By PBN Staff
PROVIDENCE – Exports from the Ocean State rose 9.1 percent in November to $195.9 million on a month-to-month, seasonally adjusted basis after rising 1.4 percent in October, according to an international trade statistics report from e-forecasting.com.
Overseas shipments from Rhode Island manufacturers, which accounted for 56 percent of the month’s exports, increased 0.4 percent from October to November to $109.4 million, seasonally adjusted.
Exports of non-manufactured goods totaled $86.5 million in November, a 22.5 percent increase over the $70.6 million shipped in October. Non-manufactured goods include agricultural goods, mining products and re-exports, which are foreign goods that entered the state as imports and are exported in the same condition.
Year over year, Rhode Island’s exporting companies undersold their November 2011 performance by $4.9 million, or 2.4 percent, according to the report. This loss was led by Rhode Island’s manufacturing plants, which undersold their November 2011 figures by $17.8 million.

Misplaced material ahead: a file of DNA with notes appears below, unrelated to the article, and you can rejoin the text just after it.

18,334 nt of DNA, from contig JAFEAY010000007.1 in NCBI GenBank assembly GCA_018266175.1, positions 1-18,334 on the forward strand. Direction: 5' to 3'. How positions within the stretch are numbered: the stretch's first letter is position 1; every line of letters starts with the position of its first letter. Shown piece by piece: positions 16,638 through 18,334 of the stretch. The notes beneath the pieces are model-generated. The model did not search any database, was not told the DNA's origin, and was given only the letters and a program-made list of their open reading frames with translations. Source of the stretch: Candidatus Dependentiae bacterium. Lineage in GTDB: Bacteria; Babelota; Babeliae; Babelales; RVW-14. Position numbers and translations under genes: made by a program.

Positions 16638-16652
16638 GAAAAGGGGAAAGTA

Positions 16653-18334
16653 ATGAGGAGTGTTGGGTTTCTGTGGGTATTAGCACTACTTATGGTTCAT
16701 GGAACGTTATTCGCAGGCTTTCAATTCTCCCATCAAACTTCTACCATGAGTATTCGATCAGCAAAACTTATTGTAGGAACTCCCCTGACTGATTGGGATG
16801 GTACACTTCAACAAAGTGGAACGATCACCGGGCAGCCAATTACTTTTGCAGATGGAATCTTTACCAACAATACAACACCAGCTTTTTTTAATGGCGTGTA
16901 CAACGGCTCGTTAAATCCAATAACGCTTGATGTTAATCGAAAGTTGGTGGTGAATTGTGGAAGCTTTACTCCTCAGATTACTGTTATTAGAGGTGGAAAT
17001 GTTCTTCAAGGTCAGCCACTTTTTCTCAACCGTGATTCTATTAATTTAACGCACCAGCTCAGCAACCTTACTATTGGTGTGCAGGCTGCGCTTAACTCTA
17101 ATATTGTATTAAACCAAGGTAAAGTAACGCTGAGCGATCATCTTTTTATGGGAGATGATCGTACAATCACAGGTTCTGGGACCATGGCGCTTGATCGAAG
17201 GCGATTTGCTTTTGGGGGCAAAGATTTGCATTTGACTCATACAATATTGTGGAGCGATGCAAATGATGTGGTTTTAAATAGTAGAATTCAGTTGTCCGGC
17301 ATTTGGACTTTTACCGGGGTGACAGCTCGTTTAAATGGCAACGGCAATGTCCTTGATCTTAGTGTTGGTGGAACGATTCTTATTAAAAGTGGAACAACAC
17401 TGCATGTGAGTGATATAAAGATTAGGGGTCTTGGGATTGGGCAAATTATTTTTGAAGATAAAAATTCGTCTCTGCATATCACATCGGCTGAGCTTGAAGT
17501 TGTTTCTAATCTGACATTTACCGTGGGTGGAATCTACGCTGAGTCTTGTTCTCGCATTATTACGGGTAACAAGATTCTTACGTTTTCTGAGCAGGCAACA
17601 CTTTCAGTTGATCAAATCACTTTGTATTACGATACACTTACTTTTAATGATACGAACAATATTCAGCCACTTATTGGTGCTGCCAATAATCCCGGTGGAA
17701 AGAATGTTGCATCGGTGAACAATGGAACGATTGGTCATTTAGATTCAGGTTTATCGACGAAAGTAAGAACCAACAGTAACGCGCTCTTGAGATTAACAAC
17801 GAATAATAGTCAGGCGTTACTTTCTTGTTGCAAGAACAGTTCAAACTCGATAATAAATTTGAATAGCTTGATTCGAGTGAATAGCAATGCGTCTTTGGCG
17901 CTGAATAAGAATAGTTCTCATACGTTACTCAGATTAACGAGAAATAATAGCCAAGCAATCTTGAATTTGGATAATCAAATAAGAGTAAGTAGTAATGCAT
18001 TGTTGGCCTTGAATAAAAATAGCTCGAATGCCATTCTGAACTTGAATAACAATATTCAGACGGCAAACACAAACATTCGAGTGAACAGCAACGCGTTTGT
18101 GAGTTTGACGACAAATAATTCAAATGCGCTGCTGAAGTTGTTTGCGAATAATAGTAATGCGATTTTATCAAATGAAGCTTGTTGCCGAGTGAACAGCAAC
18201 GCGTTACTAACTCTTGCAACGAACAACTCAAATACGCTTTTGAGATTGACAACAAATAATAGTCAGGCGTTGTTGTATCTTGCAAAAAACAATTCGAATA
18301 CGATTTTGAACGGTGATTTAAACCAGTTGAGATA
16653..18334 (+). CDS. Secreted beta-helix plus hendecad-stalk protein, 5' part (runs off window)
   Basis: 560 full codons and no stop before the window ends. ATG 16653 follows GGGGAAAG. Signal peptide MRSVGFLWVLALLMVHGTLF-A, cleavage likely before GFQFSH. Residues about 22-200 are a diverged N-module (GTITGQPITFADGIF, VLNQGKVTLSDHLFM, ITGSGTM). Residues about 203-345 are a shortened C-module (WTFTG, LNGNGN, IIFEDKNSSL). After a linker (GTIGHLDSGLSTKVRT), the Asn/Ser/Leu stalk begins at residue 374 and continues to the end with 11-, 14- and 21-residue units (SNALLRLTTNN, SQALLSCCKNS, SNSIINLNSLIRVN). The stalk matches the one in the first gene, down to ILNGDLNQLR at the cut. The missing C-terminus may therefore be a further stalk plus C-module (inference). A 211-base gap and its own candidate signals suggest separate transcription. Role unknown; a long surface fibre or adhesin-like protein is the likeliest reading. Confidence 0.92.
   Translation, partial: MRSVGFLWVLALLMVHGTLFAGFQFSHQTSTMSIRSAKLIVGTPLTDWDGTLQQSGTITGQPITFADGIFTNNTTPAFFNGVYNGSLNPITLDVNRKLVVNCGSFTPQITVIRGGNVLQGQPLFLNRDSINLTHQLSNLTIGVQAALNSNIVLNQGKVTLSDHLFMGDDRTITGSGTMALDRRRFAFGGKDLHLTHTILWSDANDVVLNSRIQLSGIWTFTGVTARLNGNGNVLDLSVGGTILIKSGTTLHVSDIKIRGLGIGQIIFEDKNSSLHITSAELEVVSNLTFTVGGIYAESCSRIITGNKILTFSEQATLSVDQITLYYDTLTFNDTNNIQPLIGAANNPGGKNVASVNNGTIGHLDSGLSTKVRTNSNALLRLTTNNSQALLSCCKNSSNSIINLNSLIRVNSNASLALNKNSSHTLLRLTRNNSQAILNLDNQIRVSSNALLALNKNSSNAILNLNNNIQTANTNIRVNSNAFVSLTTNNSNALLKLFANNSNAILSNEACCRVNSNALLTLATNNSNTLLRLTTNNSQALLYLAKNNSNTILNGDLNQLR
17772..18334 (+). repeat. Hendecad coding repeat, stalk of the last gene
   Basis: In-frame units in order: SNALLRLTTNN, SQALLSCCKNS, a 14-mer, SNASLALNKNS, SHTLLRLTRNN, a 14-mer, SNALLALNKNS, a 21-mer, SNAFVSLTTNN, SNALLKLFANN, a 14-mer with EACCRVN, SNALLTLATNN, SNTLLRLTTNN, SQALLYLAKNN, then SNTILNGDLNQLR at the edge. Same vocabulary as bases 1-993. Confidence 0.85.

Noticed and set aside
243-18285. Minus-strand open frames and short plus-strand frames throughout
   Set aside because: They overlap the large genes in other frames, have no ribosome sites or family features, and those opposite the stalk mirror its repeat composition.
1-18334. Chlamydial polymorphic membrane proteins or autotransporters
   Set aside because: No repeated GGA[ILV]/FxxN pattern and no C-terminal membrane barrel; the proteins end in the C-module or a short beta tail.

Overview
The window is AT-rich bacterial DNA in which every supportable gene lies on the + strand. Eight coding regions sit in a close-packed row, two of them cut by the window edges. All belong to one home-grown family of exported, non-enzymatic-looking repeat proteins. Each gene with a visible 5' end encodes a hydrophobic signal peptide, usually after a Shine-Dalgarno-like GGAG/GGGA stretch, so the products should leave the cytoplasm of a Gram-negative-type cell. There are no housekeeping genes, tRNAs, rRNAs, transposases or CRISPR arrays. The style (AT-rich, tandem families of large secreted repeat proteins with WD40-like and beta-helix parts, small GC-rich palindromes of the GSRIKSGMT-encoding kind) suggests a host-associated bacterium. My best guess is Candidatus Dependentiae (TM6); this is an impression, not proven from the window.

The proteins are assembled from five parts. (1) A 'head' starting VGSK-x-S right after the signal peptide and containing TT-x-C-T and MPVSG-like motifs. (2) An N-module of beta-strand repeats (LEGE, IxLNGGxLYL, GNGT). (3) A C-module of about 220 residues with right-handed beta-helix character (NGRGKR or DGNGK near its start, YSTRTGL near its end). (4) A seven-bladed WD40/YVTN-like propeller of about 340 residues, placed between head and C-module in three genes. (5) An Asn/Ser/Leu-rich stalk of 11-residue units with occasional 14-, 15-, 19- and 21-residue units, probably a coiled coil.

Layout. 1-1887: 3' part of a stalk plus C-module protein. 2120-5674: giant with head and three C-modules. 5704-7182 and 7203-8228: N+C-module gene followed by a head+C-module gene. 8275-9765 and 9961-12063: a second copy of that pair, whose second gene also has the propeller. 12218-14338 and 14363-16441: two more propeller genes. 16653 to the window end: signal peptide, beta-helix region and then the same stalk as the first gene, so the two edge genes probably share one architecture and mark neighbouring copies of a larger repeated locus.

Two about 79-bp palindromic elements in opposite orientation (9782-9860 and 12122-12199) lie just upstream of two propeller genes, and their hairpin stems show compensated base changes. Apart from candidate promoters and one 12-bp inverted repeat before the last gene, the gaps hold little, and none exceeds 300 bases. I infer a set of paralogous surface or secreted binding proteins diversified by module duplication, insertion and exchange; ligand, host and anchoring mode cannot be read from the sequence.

Nationally, exports rose 1.3 in November to $129.3 billion, adjusted for seasonal variation. The report said the national growth was fueled by increases in capital goods, automotive vehicles, parts and engines, industrial supplies and materials and consumer goods.
“The latest export trends are important for the state’s job market and overall economic development as the industrial mix of foreign sales implies that nearly one in every five factory jobs is tied to exports of manufactures,” said e-forecating.com Chief Economist Evangelos Otto Simos in the report.
In terms of export growth, Rhode Island ranked 26th among the 50 states for the first 11 months of 2012. For 2012, up until the end of November, Rhode Island exports increased 3.4 percent versus the first 11 months of 2011. Comparatively, national exports increased 4.6 percent during the same period.
Rhode Island’s 2013 export outlook is heavily affected by growth predicted by the World Bank in emerging countries such as China and India.
“The global forecast implies that Rhode Island’s exporting companies selling their products to emerging countries will do better in 2013 than last year with good prospects for growing exports over the next two years,” said Simos. “However, exports to the industrial countries, particularly in Europe, are expected to stagnate during 2013 to 15.”